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Front. Physiol., 05 December 2022
Sec. Exercise Physiology
Volume 13 - 2022 |

Effects of compression running pants and treadmill running stages on knee proprioception and fatigue-related physiological responses in half-marathon runners

  • 1School of Exercise and Health, Shanghai University of Sport, Shanghai, China
  • 2College of Physical Education and Sports, Beijing Normal University, Beijing, China
  • 3Department of Physical Education, University of International Business and Economics, Beijing, China
  • 4Department of Health and Medical Sciences, Swinburne University of Technology, Melbourne, VIC, Australia
  • 5Research Institute for Sport and Exercise, University of Canberra, Canberra, VIC, Australia
  • 6College of Rehabilitation Sciences, Shanghai University of Medicine and Health Sciences, Shanghai, China
  • 7School of Arts, Shanghai University of Sport, Shanghai, China

Background: Knee injury is common in half-marathon runners, however, the effect of compression running pants on fatigue and knee proprioception remains unclear.

Objectives: The study aims to investigate whether wearing compression running pants (CRP) and treadmill running stages affect knee proprioception and fatigue-related physiological responses during half-marathon running.

Methods: Eighteen half-marathon runners completed two self-paced 21 km treadmill running trials, once wearing CRP and once wearing loose running shorts (LRS). For each 21 km run, RPE, heart rate, blood lactic acid, and knee flexion proprioception were assessed before starting, and after each 7 km stage.

Results: Data analysis revealed no difference between CRP and LRS conditions in heart rate, RPE, or blood lactic acid. Repeated measures ANOVA showed a significant garment condition main effect whereby wearing CRP was associated with higher knee proprioceptive acuity (p = 0.006). Polynomial trend analysis showed a significant linear downwards trend in proprioceptive acuity across the four measurement occasions (p = 0.048). Stage analysis showed that wearing CRP was associated with better knee proprioception at running distances of 14 km (p = 0.007, 95%CI = -0.054, -0.010) and 21 km (p = 0.016, 95%CI = -0.051, -0.006).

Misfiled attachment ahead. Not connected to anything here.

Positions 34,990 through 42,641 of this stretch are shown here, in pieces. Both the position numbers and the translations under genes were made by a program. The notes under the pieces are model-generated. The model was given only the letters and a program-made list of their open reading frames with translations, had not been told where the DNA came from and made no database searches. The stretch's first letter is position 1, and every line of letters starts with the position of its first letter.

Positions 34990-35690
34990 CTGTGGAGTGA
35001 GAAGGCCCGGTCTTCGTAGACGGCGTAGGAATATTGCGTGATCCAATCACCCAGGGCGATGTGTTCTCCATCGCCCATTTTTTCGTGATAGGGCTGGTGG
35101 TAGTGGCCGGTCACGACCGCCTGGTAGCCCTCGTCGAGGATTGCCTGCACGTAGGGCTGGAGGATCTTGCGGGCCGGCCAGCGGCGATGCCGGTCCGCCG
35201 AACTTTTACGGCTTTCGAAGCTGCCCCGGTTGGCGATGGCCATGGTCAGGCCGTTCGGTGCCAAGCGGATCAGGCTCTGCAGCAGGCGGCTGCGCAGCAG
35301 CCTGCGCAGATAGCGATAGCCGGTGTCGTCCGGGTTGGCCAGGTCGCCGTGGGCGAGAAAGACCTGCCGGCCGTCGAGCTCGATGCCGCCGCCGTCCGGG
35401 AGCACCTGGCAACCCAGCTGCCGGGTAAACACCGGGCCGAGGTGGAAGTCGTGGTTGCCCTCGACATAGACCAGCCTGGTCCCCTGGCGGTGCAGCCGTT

Conclusion: Compression running pants provide an overall positive effect on knee proprioception, particularly after 14 km and 21km, which may reduce the probability of knee injury. CRP had no significant effect on physiological measures in half-marathon running.


In recent years, the number of marathon events conducted around the world has increased such that the half marathon has become the sports event with the largest number of runners in the world (Knechtle et al., 2016). However, most runners lack knowledge and guidance regarding the prevention of injury, and there has been an associated increase in injuries associated with the event (Kakouris et al., 2021). The highest percentage of injuries occur in runners’ lower limbs, especially in the ankle and knee joints (Van Gent et al., 2007). The main types of injury were Achilles tendinopathy, patellar pain syndrome, iliotibial band syndrome, medial tibial stress syndrome and plantar fasciitis (Kakouris et al., 2021). One recent study found the injury rate at the knee joint in half-marathon runners to be 35% (Mohseni et al., 2021). Such a high injury rate imposes a severe psychological and financial burden on runners and has a detrimental socioeconomic impact (Hespanhol Junior et al., 2016). Therefore, it is essential to explore measures that could reduce knee injuries during half marathon running.

Increased lower limb injury risk in runners has been argued to be related to having lower levels of proprioception (Han et al., 2015). Proprioception is usually described as a sense of body position and movement (Gandevia et al., 1992), generated from proprioceptive mechanoreceptors located in the skin, muscles, tendons, and joint capsule as well as in the ligaments (Miura et al., 2004). Joint and tendon mechanoreceptors are complementary in proprioceptive acuity and their activation depends on knee stimulation (Lephart et al., 1998). In addition, because proprioceptive information from the skin and muscles is imperative for proprioception, enhancing tactile input may facilitate better neuromuscular control of the knee (McCloskey and Gandevia, 1978; Edin, 2001). Therefore, finding a way to stimulate proprioceptive input from the soft tissue around the knee may potentially increase proprioception and thus reduce knee injury rates.